Into late January, he was third in the World Cup downhill standings and top five in the overall. He has also, late in his career, added giant slalom to his repertoire and won a bronze in the event at last year’s world championships.
He even once won a world title in jet skiing.
That’s all fine, but this is America, where it’s all about the Olympics.
It’s all anyone cared about four years ago when Rahlves went to the Salt Lake City Games thinking it was his moment. He was going to win the downhill -- and maybe the super-G -- on a home-country course he loved.
Of course, it didn’t happen, starting with the downhill, as Rahlves caught too much air on Flintlock jump, lost valuable time at the top and ended up 16th.
“I was over-amped,” Rahlves says now as he looks back on the race he still recalls as “a huge disappointment.”
There were no champagne corks popped, either, when he improved to eighth in the Olympic super-G.
Nobody needs to remind Rahlves of Tamara McKinney, who won the World Cup overall title and has more victories, 18, than any female Alpine racer in history -- yet failed to resonate with the American public because she never won an Olympic medal.
“I’ve been consistent through the World Cup, had some good world championship results,” Rahlves says, “but it’s almost like, if you don’t nail it at the Olympics, people just kind of, like, don’t even know who you are.”
There are a lot of things Rahlves has done but one thing he hasn’t.
“I want to be an Olympic champion,” he says. “Because that just completes a great athlete.... You know, people say that the Olympics is just another race, but they’re kidding themselves. I think that’s more for, like, the weak-minded that try to, like, not get caught up in all the hype. You know, it’s an intense competition, but I love it.”
Rahlves will have an inside edge on the downhill track at Sestriere, where he won a World Cup downhill in 2004.
“That doesn’t give me any extra pressure,” he says. “It just lets me know I have the ability to do it again.”
It’s not a stretch to think there might be more Americans rooting for Rahlves to win a medal than for Miller, his sometimes cantankerous teammate.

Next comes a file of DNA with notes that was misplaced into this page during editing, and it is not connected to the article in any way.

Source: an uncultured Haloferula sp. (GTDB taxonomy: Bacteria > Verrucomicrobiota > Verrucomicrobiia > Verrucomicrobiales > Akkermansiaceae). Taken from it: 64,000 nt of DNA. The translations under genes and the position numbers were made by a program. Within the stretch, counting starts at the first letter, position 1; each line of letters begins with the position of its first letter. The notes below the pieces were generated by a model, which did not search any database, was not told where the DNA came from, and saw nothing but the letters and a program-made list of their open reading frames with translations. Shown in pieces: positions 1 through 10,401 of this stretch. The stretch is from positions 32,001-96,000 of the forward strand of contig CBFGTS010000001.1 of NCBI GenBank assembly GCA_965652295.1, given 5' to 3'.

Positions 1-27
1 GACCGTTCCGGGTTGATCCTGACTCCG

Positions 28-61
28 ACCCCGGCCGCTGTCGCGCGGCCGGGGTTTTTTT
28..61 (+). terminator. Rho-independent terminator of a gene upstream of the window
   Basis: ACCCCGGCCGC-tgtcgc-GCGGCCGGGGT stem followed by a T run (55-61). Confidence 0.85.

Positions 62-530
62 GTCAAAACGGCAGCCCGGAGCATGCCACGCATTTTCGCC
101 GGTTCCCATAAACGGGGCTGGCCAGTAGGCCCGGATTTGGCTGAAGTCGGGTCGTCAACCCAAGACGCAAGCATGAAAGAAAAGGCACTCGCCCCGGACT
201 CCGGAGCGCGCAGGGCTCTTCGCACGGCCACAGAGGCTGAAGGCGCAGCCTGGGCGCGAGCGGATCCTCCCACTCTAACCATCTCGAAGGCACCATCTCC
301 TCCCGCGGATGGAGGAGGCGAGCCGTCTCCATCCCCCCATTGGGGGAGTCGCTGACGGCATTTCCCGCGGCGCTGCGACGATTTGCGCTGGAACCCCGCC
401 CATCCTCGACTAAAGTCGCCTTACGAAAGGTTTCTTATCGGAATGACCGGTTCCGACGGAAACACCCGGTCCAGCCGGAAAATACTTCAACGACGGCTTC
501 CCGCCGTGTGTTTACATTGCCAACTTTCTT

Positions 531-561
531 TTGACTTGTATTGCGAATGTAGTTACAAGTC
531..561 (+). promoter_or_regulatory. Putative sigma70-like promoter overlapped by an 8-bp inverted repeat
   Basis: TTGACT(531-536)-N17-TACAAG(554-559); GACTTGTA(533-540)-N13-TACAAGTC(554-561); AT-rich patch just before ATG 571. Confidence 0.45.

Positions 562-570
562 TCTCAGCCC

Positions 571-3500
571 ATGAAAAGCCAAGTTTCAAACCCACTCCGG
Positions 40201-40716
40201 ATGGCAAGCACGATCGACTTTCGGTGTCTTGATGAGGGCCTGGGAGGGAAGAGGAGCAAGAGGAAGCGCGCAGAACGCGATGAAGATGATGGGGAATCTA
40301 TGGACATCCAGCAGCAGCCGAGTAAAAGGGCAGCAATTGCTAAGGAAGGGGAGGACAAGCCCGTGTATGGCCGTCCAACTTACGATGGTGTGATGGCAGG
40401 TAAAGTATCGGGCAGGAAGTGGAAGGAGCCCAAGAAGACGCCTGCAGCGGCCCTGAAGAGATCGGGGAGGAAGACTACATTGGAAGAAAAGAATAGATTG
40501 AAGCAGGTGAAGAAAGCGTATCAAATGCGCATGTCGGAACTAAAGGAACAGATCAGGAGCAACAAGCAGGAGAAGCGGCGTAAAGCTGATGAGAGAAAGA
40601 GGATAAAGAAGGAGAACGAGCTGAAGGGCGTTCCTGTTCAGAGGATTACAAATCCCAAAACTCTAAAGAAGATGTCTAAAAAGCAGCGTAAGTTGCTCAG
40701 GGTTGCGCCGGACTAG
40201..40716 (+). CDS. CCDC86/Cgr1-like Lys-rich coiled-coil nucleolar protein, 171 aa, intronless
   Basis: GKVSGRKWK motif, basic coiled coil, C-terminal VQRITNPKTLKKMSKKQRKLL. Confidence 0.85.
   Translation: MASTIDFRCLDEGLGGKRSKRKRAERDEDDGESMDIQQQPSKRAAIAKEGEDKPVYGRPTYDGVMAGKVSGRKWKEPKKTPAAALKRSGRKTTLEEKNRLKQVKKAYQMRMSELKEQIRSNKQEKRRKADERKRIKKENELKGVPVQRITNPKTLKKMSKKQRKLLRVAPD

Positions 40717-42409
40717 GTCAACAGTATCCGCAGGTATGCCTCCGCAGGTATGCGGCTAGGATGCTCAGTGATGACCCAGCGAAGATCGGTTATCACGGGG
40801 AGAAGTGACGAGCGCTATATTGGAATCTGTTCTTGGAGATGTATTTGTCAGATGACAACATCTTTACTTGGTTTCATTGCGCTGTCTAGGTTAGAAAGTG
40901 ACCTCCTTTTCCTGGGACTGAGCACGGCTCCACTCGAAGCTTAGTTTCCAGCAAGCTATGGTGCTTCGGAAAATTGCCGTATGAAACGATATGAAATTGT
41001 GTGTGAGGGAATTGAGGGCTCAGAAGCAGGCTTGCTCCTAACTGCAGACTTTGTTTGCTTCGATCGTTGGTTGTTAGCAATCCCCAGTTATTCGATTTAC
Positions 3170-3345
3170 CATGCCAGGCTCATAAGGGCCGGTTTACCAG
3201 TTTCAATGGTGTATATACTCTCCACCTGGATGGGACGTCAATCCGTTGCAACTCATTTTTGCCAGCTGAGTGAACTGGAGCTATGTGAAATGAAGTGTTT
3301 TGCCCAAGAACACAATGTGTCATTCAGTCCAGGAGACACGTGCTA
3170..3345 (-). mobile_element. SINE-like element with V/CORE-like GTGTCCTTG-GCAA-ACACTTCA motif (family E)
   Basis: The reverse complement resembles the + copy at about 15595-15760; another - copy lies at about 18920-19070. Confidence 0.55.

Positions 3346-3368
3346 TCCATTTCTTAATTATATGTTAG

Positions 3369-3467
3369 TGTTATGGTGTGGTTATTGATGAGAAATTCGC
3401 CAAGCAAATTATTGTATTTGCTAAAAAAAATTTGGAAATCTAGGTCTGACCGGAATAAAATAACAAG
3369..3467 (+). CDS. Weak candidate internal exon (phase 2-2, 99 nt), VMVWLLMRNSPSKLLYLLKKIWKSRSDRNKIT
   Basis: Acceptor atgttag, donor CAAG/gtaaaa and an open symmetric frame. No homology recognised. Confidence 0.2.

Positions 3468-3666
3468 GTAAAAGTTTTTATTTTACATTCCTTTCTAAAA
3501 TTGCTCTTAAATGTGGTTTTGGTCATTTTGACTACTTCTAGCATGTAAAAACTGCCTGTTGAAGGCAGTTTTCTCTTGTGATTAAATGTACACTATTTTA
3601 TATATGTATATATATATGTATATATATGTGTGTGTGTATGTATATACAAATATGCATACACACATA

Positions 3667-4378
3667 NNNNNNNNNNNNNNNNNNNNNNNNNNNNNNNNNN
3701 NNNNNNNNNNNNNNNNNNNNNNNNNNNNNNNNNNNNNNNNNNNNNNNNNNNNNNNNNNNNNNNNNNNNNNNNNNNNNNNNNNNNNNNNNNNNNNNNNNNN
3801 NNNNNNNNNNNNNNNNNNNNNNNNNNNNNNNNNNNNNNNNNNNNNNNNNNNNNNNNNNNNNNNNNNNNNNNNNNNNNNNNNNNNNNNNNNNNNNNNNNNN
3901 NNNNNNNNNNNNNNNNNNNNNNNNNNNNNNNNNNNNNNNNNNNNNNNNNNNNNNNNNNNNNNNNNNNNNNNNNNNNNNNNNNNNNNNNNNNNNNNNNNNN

Former Olympic champion Picabo Street describes Rahlves as “a good egg,” adding, “You want him on your invitation list, being a friend. You always want to be cool with Daron.”
If Miller is a ski coach’s headache, Rahlves is the aspirin.
Rahlves shows up on time, always gives his best and has gotten the most out of his talent.
Rahlves and Miller share mutual respect, but to the outside world, Daron is the anti-Bode on most fronts.
Rahlves, at 5 feet 9 and 185 pounds, is smallish for a speed racer, and it took time to develop and improve his technical skills.
Miller is 6-2 and 210, with a prototype build, a snow-blast of talent who started as a gate skier and morphed into an all-around star.
“It’s unbelievable how different those guys are,” U.S. Alpine Coach Jesse Hunt says. “And they got there from opposite foundations. Daron has worked so hard to get where he is. He’s a small guy. He’s on top of the world in speed where, typically, that extra size matters. Bode is so talented, and hasn’t always worked that hard to get where he is. They’ve matured differently. They’re very different. And they’ve both met at the top.”
Next stop, the Italian Alps.
As always, fastest one down wins.
Will it, at long Olympic last, be Rahlves?
“Secretly, inside of me, I hope he wins three gold medals,” Street says. “Boom, boom, boom -- three cherries on top.”